The WAYK team returned to the Alaska Native Heritage Center in late April for a week-long workshop. The ANHC has hosted WAYK on several occasions over the past four years, and this time the workshop was for speakers and learners of Yup’ik and Inupiaq as they embark on a three-year language project funded by the Administration for Native Americans.
The Alaska Native Heritage Center’s mission is to “preserve and strengthen the traditions, languages, and art of Alaska’s Native People through statewide collaboration, celebration, and education.” The center works with many of Alaska’s native languages and offers classes and lectures. The current Urban Eskimo Language Revitalization project is designed to bring together Yup’ik and Inupiaq speakers living in Anchorage, provide teacher training, develop language curriculum, and plan language nights and immersion camps. The early part of the project is focused on expanding the team’s understanding of current language pedagogy strategies and assessment, and includes a broad range of trainings including TPR, TPRS, ACTFL, and Accelerated Second Language Acquisition, as well as WAYK.
In this introductory Where Are Your Keys? workshop, we focused on basic WAYK techniques and practiced different lesson delivery methods using a demonstration language. Then, because we had several fluent speakers attending the workshop, we turned our attention to helping the learners hunt language from the speakers and improve their fluency. We practiced building Set Ups every day, and worked on making those Set Ups extremely obvious and focused on an isolated idea or piece of language. Both the fluent speakers and learners made Set Ups, some thinking about their set ups in Yup’ik or Inupiaq and others in English. As the days passed, the Set Ups got increasingly more obvious and complex.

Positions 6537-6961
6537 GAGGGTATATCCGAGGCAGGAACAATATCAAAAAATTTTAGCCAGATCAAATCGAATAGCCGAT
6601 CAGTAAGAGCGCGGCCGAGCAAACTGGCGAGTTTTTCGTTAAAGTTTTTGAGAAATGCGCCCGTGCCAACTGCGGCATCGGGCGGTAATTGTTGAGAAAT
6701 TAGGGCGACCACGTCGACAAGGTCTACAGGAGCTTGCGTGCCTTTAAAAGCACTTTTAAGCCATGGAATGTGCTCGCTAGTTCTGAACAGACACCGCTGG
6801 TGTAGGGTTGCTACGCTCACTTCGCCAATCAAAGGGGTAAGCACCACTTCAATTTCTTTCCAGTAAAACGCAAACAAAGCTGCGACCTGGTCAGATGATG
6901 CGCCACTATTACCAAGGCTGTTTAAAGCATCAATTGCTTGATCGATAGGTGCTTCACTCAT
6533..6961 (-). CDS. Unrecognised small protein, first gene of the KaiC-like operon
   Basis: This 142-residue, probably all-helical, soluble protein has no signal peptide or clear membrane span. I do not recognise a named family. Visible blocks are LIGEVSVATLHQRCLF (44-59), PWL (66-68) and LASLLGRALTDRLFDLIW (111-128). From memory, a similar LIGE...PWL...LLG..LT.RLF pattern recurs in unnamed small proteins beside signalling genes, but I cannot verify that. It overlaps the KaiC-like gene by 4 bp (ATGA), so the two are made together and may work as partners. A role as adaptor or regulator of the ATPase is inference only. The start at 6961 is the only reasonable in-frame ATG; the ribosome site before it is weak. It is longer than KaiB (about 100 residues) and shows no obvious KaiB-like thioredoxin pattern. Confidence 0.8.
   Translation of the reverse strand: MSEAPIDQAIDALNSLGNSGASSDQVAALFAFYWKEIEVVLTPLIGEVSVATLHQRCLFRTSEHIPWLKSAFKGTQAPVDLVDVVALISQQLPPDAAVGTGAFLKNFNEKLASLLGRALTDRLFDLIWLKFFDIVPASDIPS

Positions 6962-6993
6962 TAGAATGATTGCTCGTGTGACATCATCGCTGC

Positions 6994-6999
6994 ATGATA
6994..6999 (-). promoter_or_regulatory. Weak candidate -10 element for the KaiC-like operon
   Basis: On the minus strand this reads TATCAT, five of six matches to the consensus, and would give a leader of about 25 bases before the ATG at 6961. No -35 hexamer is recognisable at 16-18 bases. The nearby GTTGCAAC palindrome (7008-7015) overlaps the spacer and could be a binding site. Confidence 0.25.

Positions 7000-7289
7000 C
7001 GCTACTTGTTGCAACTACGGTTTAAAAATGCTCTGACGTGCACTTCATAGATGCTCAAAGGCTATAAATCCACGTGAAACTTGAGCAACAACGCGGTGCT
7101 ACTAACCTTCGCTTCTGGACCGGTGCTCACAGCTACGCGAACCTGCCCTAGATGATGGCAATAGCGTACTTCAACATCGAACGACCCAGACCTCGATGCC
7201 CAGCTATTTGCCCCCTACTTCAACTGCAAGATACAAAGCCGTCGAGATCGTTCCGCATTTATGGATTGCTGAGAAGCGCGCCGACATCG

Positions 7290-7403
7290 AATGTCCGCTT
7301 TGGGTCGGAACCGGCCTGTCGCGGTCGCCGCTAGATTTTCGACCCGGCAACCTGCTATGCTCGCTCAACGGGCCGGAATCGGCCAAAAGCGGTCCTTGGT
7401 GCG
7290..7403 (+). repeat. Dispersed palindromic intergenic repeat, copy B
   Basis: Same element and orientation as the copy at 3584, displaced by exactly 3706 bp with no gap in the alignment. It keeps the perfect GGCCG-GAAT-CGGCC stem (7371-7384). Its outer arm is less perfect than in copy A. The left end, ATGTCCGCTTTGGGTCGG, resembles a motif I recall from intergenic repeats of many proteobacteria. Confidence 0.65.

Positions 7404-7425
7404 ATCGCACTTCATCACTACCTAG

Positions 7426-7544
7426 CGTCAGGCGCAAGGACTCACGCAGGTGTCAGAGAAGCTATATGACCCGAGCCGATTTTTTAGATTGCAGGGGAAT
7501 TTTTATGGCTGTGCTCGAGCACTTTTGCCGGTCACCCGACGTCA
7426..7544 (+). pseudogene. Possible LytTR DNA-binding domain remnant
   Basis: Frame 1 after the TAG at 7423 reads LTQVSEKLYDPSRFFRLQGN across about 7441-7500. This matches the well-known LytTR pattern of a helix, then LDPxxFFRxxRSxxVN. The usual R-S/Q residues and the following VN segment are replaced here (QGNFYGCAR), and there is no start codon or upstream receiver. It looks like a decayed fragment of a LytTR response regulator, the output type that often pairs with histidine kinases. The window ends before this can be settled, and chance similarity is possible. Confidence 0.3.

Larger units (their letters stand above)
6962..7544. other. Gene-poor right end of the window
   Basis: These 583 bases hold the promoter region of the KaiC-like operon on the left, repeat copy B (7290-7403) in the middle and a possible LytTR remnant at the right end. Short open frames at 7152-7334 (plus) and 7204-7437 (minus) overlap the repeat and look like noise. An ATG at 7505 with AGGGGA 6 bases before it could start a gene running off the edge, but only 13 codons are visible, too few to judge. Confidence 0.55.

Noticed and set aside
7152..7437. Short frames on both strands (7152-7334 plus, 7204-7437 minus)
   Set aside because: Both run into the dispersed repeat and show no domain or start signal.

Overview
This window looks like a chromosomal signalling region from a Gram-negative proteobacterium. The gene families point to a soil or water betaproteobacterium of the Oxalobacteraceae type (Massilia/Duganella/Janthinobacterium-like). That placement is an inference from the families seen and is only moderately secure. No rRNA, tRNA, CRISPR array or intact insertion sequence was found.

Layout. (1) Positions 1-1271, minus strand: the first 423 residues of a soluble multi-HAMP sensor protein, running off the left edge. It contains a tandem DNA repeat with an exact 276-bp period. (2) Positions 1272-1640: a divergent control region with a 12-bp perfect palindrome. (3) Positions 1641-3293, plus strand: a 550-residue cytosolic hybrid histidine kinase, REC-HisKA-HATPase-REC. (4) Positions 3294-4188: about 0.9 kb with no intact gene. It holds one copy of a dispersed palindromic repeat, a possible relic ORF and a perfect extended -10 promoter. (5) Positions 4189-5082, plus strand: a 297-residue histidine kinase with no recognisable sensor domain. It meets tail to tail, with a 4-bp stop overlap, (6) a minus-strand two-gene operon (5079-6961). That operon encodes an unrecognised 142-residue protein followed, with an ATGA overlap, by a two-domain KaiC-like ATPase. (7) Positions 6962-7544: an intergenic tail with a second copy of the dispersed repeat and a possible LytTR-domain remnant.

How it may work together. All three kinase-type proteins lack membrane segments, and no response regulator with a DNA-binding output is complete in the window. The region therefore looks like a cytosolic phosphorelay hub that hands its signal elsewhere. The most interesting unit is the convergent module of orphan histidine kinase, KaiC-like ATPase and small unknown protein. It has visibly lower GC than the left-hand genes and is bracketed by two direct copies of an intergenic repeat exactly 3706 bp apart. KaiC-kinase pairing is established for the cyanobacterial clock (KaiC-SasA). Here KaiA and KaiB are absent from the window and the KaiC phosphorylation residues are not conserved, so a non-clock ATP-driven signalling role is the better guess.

After practicing Set Ups, we progressed to language hunting. Many of the attendees already knew that they would be working as teachers together later in the project (in groups of fluent speakers and learners or teachers and assistant teachers) and this was a great opportunity for them to experience staying in the language without translating. By the end of the workshop, we even had some of the more fluent Yup’ik speakers hunting higher level language related to songs and stories from the elders that were in attendance.
Many thanks to the Alaska Native Heritage Center and Marcella McIntyre for arranging a wonderful workshop, and to all of the learners and speakers who attended. Be sure to check out our events page to see where WAYK is traveling next!